The dog days of summer came a bit early to Saline as canines and their owners took over Saturday afternoon during the annual Bark for Life event at Henne Field.
Dogs of all shapes and sizes mingled and competed in fun games at the gathering, which preceded the primary Relay for Life event by several hours.
The nationwide relays, and their related activities, are the part of the American Cancer Society’s single largest annual fundraising initiative, and a “grass roots, community-based team event” according to the non-profit’s website.
A hay bale obstacle course and doggy-friendly information booths were available for early attendees, and once the crowd arrived, a procession of games and challenges commenced that tested the skills of both dogs and owners alike.
The first game involved a ring of hula-hoops. Music was played and the pooches had to stop inside of one and sit down as soon as the song was cut off.
The next activity had each owner fill a plastic spoon with peanut butter, stick the other end in their mouth, and have their dog lick the peanut butter off. The first one to clean the spoon was declared champion.
Dogs of many shapes, sizes and breeds participated.
Ziggy the Golden Doodle was there along with Odie the Brittany-Springer mix and Rocky, a small Schnoodle. All three were excellent with verbal commands.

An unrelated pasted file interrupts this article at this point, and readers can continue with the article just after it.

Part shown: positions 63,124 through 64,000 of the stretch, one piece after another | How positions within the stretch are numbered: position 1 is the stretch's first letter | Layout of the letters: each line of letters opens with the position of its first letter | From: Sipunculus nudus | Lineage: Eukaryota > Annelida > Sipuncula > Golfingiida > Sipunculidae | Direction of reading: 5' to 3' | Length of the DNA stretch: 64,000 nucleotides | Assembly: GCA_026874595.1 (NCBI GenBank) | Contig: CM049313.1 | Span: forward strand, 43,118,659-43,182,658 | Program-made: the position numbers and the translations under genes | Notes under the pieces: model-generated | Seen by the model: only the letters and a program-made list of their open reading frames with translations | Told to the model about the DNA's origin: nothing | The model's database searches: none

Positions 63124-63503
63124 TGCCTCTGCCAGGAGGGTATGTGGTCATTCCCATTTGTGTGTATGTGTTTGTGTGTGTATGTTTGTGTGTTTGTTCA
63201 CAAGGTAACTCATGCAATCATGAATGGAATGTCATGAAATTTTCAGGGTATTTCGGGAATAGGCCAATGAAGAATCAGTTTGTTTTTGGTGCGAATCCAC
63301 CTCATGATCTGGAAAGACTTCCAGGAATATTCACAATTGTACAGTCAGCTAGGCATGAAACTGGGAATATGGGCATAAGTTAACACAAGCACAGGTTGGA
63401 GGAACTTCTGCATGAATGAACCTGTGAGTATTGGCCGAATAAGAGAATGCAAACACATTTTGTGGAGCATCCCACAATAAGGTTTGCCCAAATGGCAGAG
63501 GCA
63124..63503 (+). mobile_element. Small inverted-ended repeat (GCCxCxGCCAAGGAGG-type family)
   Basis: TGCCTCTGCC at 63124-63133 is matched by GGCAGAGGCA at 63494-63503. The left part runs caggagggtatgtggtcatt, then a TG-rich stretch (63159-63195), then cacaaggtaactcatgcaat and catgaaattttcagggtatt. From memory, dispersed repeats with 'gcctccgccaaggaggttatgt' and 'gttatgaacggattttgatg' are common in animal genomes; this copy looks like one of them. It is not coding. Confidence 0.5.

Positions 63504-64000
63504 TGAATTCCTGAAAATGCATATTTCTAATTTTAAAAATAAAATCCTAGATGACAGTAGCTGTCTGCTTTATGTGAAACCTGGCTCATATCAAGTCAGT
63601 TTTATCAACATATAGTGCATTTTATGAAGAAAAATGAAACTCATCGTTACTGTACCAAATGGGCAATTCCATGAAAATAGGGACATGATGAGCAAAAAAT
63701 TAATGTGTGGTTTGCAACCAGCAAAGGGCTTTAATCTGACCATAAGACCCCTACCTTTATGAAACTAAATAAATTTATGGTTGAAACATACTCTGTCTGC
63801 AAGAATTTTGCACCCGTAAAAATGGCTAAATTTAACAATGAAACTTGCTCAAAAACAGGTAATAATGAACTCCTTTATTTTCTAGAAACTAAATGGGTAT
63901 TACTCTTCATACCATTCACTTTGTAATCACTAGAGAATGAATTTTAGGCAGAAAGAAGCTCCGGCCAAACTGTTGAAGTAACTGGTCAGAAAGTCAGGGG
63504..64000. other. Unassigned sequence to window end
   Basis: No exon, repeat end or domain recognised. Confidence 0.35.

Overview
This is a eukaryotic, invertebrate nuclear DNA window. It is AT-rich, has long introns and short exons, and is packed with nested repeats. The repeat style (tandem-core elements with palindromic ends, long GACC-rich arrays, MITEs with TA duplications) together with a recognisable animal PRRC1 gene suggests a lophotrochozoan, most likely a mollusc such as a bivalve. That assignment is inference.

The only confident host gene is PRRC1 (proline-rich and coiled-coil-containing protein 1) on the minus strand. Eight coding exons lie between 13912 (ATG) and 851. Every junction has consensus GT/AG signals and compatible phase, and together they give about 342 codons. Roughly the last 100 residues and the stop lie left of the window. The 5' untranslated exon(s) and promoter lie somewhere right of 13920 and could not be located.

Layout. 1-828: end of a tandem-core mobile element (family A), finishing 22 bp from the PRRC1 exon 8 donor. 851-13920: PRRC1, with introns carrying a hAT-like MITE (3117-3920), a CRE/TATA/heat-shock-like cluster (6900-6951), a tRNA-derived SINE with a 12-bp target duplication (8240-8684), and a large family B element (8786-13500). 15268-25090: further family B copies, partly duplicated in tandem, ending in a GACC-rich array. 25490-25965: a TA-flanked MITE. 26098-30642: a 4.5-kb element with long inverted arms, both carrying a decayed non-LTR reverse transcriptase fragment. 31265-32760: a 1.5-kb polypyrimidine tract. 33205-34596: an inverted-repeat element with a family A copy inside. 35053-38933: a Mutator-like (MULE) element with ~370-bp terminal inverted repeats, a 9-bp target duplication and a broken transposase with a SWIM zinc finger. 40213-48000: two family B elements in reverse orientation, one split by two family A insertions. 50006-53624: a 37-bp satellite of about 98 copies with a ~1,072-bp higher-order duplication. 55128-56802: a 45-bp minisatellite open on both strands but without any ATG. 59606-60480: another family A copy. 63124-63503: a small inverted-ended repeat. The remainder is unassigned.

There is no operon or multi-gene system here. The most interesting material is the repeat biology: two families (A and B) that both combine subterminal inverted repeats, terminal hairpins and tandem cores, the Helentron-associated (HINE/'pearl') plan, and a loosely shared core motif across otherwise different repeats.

Fuji, a Shibu Inu, appeared to be a very perceptive dog and seemed to enjoy the peanut butter quite a bit.
An albino Great Dane named Lola, who was sporting a pink boa, stole the show for sheer size, while a pair of Chihuahuas, who each probably weigh as much as an average cantaloupe, balanced the other end of the mass spectrum.
The Chihuahuas, Stella and Betty, are owned by Stephanie Sherson who took the reins of orchestrating the Bark for Life this year.
Sherson said she got the gig after seeking out ways to volunteer.
“My best friend is getting married in the fall and she is actually a bone marrow transplant nurse, and instead of wedding gifts they asked that people either donate to the American Cancer Society or the Humane Society, their two favorite charities,” she said, indicating she contacted relay officials about donating her time.
When told the previous Bark for Life organizer was unable to participate this year, and asked to step in, Sherson didn’t hesitate.
“I was like, ‘I’m a crazy dog mom, sure,’” she said with a laugh.
For more information about the Bark for Life, the Relay for Life, or other American Cancer Society events, visit www.acsevents.org.